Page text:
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Canadian Urbanism Uncovered

Walking, or sitting, in the clouds

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Sitting on top of an underground parking lot just off the corner of Yonge and Temperance Streets, the Cloud Garden Parkette is a refuge, oasis, and an architectural gem. It was built as part of the Bay-Adelaide Centre development in 1993. The centre never materialized, but the park, thankfully, remains.

Walking around the park on an early spring day, I spot office workers on break, the park undoubtedly a welcome respite from cubicles, recycled air, and the glare of computer monitors. A five-storey waterfall, which runs throughout the year, drowns out most of the traffic, with only the occasional car horn and siren disturbing the peace. The park is a refuge for more than just office workers. Looking at one of the still-bare trees, I notice a couple of bird's nests and realize that this is probably one of the few places where trees grow right in the heart of downtown Toronto.

The parkette gets its name from a small greenhouse mimicking high-altitude rainforests, or cloud forests as they are also known. A hydration system and fans maintain the humidity at 85% and the temperature somewhere in the mid-20s. It's like a little piece of Costa Rica right here in Toronto, even in the middle of winter. Vines wrap themselves around ramps and scale walls; on one side a gorgeous stilt-like bamboo plant with delicate yellow stripes shoots upwards. Many of the other trees look like they're ready to burst through the glass confines, an attempted invasion of tropical vegetation right into the cold concrete heart of Toronto.

Step out of the conservatory and you come face to face with the architectural linchpin of the parkette, Margaret Priest's monument to Toronto's construction workers. Over a dozen unions contributed to the monument, a "quilt" whose squares are made of bronze pipes, concrete, stucco, and steel truss works, some of the many materials that make up the hundreds of buildings in this city. It's a conceptually effective monument that eloquently speaks to the ingenuity and teamwork that has gone into building the city.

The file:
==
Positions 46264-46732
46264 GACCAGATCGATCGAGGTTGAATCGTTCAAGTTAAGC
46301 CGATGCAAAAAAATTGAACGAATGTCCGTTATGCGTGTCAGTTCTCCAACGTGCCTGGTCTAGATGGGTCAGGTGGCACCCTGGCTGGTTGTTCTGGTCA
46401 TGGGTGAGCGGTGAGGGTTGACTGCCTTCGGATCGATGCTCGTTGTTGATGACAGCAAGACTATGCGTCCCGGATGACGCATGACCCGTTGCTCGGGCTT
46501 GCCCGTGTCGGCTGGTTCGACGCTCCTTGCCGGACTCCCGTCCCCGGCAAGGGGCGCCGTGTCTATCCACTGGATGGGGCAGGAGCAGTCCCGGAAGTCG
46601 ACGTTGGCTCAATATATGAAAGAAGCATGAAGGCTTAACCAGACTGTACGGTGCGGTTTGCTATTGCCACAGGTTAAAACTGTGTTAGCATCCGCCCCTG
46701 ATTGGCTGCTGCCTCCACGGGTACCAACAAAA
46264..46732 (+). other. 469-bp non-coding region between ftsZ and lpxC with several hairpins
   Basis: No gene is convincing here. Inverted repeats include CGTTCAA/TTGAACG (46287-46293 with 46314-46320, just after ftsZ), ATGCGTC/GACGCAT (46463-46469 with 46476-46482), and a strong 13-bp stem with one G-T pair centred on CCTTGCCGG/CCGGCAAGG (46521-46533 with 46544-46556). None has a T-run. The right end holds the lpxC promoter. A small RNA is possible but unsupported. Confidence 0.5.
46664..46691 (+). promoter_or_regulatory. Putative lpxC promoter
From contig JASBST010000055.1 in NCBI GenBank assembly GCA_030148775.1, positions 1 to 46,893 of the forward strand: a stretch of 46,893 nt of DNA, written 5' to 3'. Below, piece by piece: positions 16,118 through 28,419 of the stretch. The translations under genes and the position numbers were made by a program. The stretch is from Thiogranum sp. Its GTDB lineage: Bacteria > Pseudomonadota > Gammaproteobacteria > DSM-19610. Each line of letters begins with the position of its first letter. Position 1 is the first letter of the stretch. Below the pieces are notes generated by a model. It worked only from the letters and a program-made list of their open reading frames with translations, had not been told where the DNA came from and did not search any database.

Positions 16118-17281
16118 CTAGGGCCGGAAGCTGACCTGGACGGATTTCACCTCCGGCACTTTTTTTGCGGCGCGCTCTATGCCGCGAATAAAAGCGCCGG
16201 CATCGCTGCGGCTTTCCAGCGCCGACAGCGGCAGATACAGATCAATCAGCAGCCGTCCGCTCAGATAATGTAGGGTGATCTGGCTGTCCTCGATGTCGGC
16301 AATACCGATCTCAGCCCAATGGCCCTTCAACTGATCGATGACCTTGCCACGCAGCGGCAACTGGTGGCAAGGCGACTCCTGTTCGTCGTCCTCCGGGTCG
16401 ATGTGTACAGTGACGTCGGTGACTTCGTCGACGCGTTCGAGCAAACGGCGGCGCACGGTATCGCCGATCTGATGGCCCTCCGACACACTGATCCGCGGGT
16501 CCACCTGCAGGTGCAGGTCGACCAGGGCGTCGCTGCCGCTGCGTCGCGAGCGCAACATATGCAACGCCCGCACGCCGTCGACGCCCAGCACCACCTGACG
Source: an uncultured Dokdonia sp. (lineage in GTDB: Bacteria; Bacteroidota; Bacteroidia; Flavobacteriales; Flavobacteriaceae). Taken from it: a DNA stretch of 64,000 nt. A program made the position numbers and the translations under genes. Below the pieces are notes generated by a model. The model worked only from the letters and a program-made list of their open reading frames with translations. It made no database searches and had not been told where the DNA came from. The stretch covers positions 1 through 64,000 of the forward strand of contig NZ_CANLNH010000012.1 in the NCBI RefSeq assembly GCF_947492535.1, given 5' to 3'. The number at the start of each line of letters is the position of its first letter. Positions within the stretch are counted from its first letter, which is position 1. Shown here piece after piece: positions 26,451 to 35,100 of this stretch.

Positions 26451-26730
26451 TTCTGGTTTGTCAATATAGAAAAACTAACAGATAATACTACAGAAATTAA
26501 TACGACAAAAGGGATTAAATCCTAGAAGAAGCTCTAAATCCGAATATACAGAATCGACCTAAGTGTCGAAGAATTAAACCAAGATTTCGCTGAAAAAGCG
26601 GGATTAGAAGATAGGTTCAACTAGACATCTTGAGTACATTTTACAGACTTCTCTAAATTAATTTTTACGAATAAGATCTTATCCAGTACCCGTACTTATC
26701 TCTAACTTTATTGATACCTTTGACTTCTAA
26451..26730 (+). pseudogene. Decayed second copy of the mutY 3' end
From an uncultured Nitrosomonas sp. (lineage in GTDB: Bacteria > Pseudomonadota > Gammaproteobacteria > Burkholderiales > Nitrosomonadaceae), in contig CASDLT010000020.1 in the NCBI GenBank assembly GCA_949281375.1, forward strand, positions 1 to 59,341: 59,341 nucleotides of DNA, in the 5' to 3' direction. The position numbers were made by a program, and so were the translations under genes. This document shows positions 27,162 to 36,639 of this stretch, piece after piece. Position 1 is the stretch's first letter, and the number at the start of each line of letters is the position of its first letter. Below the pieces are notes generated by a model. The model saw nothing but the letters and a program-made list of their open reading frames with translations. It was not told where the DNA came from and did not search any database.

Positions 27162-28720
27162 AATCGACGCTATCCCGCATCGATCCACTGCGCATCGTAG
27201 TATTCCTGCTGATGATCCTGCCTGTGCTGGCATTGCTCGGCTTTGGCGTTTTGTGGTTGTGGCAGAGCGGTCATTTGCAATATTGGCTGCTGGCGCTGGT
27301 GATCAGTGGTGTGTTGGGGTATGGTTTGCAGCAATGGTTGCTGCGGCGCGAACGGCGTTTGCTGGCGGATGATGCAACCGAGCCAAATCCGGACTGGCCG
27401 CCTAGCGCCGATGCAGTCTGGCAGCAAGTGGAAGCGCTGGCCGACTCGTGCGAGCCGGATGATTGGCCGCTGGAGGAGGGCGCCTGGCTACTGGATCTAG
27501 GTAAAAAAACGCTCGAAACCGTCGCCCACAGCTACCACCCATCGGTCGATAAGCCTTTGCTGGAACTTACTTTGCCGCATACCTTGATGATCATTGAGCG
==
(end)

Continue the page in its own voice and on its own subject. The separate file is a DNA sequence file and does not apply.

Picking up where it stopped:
The architects, like the men and women who built it, have also been recognized, winning a Governor General's Award in 1994, a Canadian Architect Award for Excellence, and praise internationally. And the praise is well deserved. The parkette is a unique balancing act between its three disparate parts. The monument to those who erected skyscrapers, the little taste of a tropical paradise, and the sorely needed patch of greenery don't just co-exist, they complement and enhance each other. Placing any one of these in the downtown core would have been a treat: weaving three of them together so flawlessly just reminds us that there are simply too few places like this, and the ones that exist must be cherished.